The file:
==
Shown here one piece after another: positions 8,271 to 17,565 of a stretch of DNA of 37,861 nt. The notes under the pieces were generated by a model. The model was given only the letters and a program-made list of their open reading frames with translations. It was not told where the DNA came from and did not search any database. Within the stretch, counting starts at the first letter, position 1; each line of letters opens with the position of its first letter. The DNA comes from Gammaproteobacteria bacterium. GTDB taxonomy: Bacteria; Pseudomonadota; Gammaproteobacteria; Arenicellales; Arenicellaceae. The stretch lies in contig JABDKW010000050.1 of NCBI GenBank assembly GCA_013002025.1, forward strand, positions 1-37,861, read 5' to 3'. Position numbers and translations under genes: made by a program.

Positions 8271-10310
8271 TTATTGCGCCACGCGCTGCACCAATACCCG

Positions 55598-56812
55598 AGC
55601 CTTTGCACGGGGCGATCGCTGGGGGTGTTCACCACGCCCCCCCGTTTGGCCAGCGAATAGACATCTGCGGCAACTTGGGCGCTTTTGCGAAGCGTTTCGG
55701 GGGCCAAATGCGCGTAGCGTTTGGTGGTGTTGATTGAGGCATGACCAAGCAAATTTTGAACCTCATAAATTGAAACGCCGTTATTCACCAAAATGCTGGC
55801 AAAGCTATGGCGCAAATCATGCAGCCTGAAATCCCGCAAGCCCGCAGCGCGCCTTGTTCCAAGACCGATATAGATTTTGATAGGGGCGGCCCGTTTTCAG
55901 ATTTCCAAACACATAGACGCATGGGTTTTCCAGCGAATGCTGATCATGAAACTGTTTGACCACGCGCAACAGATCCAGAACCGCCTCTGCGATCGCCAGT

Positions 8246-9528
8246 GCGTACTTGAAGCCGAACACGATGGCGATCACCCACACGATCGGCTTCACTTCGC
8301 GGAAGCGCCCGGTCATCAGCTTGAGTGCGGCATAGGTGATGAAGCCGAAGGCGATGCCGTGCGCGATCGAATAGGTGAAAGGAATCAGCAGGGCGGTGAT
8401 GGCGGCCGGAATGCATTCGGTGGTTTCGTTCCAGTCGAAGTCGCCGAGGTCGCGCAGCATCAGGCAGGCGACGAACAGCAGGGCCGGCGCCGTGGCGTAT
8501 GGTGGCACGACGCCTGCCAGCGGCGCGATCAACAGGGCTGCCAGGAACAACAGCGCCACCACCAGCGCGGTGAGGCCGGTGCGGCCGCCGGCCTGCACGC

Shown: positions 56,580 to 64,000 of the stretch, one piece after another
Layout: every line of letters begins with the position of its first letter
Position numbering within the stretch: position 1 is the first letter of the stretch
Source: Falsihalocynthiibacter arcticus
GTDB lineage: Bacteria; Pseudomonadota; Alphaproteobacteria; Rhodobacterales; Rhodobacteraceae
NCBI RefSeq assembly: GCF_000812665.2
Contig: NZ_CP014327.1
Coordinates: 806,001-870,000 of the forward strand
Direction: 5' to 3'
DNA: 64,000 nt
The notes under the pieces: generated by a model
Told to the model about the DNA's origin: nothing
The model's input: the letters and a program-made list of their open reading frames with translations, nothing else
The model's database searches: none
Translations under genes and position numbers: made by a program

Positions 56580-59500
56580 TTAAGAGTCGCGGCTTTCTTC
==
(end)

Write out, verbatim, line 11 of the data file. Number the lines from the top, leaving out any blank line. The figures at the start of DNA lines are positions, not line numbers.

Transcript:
8246 GCGTACTTGAAGCCGAACACGATGGCGATCACCCACACGATCGGCTTCACTTCGC